Social Immobility: Climbing The Economic Ladder Is Harder In The U.S. Than In Most European Countries

Social Immobility: Climbing The Economic Ladder Is Harder In The U.S. Than In Most European Countries

Is America the "land of opportunity"? Not so much.

A new report from the Organization for Economic Co-Operation and Development (OECD) finds that social mobility between generations is dramatically lower in the U.S. than in many other developed countries.

So if you want your children to climb the socioeconomic ladder higher than you did, move to Canada.

The report finds the U.S. ranking well below Denmark, Australia, Norway, Finland, Canada, Sweden, Germany and Spain in terms of how freely citizens move up or down the social ladder. Only in Italy and Great Britain is the intensity of the relationship between individual and parental earnings even greater.

For instance, according to the OECD, 47 percent of the economic advantage that high-earning fathers in the United States have over low-earning fathers is transmitted to their sons, compare to, say, 17 percent in Australia and 19 percent in Canada.

Recent economic events may be increasing social mobility in the U.S. -- but only of the downward variety. Harvard Professor Elizabeth Warren, for example, argues that America's middle class had been eroding for 30 years even before the massive blows caused by the financial crisis. And with unemployment currently at astronomical levels, if there are no jobs for young people leaving school, the result could be long-term underemployment and, effectively, a lost generation.

According to the OECD report, the main cause of social immobility is educational opportunity. It turns out that America's public school system, rather than lifting children up, is instead holding them down.

One particularly effective way governments can help children from disadvantaged backgrounds improve their prospects, according to the report, is to increase the social mix within schools. Doing so "appears to boost performance of disadvantaged students without any apparent negative effects on overall performance." Early childhood education also helps a lot.

Another big factor in social mobility is inequality, the report finds. The greater a nation's inequality, the harder it is for its children to improve their lot.

That confirms findings by other researchers. "The way I usually put this is that when the rungs of the ladder are far apart, it becomes more difficult to climb the ladder," Brookings Institution economist Isabel Sawhill tells HuffPost. "Given that we have more inequality in the U.S. right now than at any time since the 1920s, we should be concerned that this may become a vicious cycle. Inequality in one generation may mean less opportunity for the next generation to get ahead and thus still more inequality in the future."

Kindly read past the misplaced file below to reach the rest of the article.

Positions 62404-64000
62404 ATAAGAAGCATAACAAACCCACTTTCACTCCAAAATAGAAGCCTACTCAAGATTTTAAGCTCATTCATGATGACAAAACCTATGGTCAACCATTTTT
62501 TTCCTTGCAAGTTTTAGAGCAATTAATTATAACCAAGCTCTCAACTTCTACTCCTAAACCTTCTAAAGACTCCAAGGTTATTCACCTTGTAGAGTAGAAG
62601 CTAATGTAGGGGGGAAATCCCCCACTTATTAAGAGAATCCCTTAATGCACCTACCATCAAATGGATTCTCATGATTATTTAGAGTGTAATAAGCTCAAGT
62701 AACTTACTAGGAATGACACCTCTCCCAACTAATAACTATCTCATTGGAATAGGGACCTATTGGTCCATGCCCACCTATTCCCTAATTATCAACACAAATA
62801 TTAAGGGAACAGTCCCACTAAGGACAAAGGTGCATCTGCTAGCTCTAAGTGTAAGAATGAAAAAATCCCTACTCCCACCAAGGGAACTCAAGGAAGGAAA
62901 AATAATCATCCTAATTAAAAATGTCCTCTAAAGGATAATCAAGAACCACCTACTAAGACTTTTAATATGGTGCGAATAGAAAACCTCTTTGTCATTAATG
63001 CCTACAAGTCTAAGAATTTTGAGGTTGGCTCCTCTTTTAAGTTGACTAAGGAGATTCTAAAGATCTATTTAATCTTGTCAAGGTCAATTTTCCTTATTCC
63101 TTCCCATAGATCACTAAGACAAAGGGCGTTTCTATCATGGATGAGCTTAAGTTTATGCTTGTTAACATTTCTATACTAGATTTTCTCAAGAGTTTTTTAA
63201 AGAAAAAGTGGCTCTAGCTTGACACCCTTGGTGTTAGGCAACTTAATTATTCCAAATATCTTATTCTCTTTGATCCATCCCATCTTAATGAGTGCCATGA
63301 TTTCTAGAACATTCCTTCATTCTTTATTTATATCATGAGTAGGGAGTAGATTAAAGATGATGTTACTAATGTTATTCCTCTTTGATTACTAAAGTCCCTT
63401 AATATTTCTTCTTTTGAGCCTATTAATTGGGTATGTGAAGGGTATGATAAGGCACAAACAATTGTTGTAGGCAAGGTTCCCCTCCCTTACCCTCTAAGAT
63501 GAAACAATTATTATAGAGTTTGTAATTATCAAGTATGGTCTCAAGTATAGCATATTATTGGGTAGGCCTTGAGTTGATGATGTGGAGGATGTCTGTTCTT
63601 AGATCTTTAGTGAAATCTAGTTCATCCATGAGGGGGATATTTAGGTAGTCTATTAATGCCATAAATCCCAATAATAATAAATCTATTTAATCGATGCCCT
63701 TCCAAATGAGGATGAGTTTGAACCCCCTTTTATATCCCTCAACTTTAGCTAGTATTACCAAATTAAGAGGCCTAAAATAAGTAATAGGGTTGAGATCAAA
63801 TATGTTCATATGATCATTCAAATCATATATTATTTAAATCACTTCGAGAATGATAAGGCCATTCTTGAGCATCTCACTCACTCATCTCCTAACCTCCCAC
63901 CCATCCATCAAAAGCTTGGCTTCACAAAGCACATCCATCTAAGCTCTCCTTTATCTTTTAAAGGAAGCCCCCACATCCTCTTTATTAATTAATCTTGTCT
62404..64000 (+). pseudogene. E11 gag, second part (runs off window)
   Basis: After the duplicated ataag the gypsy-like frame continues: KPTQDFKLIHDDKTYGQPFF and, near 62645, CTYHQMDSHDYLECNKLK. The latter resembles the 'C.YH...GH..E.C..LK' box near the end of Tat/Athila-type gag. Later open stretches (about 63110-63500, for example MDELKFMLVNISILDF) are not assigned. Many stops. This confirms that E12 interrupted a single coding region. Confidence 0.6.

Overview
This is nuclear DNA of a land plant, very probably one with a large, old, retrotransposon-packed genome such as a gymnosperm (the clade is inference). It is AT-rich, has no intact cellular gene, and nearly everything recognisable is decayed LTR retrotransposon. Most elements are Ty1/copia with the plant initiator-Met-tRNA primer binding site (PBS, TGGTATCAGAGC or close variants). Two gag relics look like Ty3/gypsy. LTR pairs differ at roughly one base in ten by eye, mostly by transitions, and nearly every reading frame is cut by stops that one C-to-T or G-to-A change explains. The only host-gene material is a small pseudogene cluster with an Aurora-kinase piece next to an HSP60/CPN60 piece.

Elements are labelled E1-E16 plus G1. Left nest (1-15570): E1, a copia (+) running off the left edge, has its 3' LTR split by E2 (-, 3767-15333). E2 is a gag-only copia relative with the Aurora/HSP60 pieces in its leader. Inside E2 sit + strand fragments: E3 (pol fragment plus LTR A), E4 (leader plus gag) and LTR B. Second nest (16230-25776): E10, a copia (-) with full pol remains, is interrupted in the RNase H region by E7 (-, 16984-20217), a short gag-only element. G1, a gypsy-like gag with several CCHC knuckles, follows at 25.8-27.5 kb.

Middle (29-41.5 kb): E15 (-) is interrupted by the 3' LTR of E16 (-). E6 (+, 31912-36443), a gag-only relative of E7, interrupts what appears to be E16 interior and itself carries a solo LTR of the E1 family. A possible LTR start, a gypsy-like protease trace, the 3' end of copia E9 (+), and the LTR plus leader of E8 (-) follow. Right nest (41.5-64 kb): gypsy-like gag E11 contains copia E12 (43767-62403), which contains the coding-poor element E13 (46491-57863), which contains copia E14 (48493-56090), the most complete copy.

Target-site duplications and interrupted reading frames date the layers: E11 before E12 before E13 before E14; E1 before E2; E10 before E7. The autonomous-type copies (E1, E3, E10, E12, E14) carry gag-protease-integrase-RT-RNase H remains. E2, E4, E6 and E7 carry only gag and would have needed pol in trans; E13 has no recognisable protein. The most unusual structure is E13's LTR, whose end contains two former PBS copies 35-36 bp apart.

There are things governments can do to reduce inequality, the OECD points out. Progressive tax systems and social programs help reduce income inequalities between parents "so that their descendants' income would converge more quickly."

Perhaps more realistically for this country, given the current political climate, higher short-term unemployment benefits can reduce the effect of socioeconomic background on student achievement, the reports says.

Gary Orfield, co-director of the Civil Rights Project/Proyecto Derechos Civiles at UCLA writes in an e-mail to HuffPost: "I think that researchers know about the poor mobility and millions of people are experiencing it -- but it is little discussed in a society in which both parties purport to represent the 'middle class' and no one is talking about the locked-in poor or the risk of downward mobility in public life."

As for the report's conclusions about the value of social mixing in schools, Orfield, a long time foe of school segregation, notes: "There has been such a relentless conservative attack on desegregation strategies, even those focusing on class,... that I think there has been very little discussion of peer group effects (except in college) for a long time. During that void, however, the research evidence has become much more powerful.

"People need to understand that schools are basically students and teachers interacting together and that if you have classmates who know very little, you won't learn from them, you may be distracted by them. And teachers teaching entire classes and schools with students who are not ready to learn at their grade level and require all kinds of individual tutoring will often leave as soon [as] they can so these schools get the least experienced and qualified teachers, which perpetuates the inequality."

Just last month, Orfield's center issued a report urging President Obama, a supporter of charter schools, to take into account the extreme segregation of black students in those schools and to devise policies that encourage diversity.

All in all, the OECD report is an ugly reality check for a country that has historically seen itself as uniquely rewarding of talent; as a place free of the sorts of rigid social structures that led so many generations of immigrants to leave Old Europe.

And the goal of reducing barriers to social mobility isn't just a moral imperative, it's an economic necessity, the OECD notes. "First, less mobile societies are more likely to waste or misallocate human skills and talents. Second, lack of equal opportunity may affect the motivation, effort and, ultimately, the productivity of citizens, with adverse effects on the overall efficiency and the growth potential of the economy."

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